Challenging the Quantity vs. Quality Mentality A Critique of Skilled Birth Attendant Management in Afghanistan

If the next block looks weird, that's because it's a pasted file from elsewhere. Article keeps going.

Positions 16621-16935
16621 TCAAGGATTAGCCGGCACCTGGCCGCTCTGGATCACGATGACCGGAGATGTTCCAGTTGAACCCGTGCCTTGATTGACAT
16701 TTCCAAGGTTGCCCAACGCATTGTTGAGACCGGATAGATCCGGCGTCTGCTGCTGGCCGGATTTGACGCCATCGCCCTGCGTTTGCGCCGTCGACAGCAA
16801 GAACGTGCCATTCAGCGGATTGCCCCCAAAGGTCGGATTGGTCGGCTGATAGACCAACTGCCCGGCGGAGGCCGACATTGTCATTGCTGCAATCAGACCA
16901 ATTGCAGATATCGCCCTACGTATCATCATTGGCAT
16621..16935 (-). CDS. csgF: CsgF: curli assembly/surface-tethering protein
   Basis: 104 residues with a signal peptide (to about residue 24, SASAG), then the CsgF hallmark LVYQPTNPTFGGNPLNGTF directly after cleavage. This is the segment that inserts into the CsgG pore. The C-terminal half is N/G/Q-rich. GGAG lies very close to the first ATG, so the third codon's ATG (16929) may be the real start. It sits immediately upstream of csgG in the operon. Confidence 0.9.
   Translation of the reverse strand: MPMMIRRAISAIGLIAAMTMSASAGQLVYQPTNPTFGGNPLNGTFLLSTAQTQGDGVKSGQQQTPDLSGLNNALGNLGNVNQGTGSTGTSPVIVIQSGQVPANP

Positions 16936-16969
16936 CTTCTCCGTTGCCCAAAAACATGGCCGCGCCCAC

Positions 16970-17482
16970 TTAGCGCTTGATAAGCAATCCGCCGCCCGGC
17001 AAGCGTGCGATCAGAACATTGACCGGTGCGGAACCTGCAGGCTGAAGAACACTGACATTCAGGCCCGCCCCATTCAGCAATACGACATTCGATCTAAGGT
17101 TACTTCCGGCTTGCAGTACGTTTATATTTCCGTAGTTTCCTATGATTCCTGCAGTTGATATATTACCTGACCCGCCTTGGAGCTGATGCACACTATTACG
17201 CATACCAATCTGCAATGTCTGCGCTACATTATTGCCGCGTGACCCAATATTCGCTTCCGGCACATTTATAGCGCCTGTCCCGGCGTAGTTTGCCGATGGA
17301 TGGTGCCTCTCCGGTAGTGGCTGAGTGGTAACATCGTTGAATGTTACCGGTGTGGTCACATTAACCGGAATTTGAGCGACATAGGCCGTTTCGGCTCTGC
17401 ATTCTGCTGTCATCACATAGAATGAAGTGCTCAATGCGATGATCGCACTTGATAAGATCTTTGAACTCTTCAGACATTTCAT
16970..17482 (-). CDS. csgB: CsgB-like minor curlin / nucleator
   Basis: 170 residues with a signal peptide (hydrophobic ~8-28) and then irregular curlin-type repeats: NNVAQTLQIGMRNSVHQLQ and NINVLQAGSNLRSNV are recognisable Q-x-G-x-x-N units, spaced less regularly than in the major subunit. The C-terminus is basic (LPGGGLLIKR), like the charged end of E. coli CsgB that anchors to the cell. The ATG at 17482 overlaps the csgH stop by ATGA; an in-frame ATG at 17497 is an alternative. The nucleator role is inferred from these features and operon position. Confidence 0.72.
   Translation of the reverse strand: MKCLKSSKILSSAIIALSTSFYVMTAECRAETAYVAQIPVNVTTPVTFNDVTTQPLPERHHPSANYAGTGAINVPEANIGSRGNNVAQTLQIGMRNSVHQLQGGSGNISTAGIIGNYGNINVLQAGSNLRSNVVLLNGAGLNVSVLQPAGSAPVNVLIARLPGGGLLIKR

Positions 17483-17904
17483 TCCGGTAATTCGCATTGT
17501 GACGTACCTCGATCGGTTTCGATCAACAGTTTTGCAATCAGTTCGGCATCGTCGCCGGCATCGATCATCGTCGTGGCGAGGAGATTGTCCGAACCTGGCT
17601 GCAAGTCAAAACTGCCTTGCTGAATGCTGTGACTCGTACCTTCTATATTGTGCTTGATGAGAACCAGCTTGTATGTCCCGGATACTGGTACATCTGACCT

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The health infrastructure of Afghanistan has been severely damaged by years of war and political instability, leading to inadequate provision of basic maternal health services to Afghan women. Skilled birth attendance has risen from an estimated 13% in 2003 to 14% in 2011, but this rate remains low from a global perspective (Sundarem, 2009; UNFPA, 2011). In developed countries, skilled birth attendants (SBAs) assist 99% of births, and only five countries, including Afghanistan, have rates that fall below 20% (World Health Organization, 2008). Currently, Afghanistan’s Ministry of Public Health and other international actors have various policy recommendations for improving skilled birth attendance for Afghan women. In past literature, policy recommendations have focused primarily or even entirely on increasing the accessibility of these attendants. Less attention has been given to improving the quality of skilled maternal care delivery. If addressed at all, issues of quality of care have been in large part viewed as secondary in urgency to issues of access in Afghanistan (Koblinsky, 2006). In this paper, I analyze SBA management in Afghanistan using a framework outlined in Kim and Porter’s “Redefining Global Health Care Delivery” (2010) to challenge the prevailing rhetoric that increasing patient care value necessarily compromises coverage of pregnant Afghan women. This framework leads to policy suggestions that are in line with an innovative “diagonal approach” that works to increase value of care in conjunction with access, even in resource-poor settings (Kim & Porter, 2010).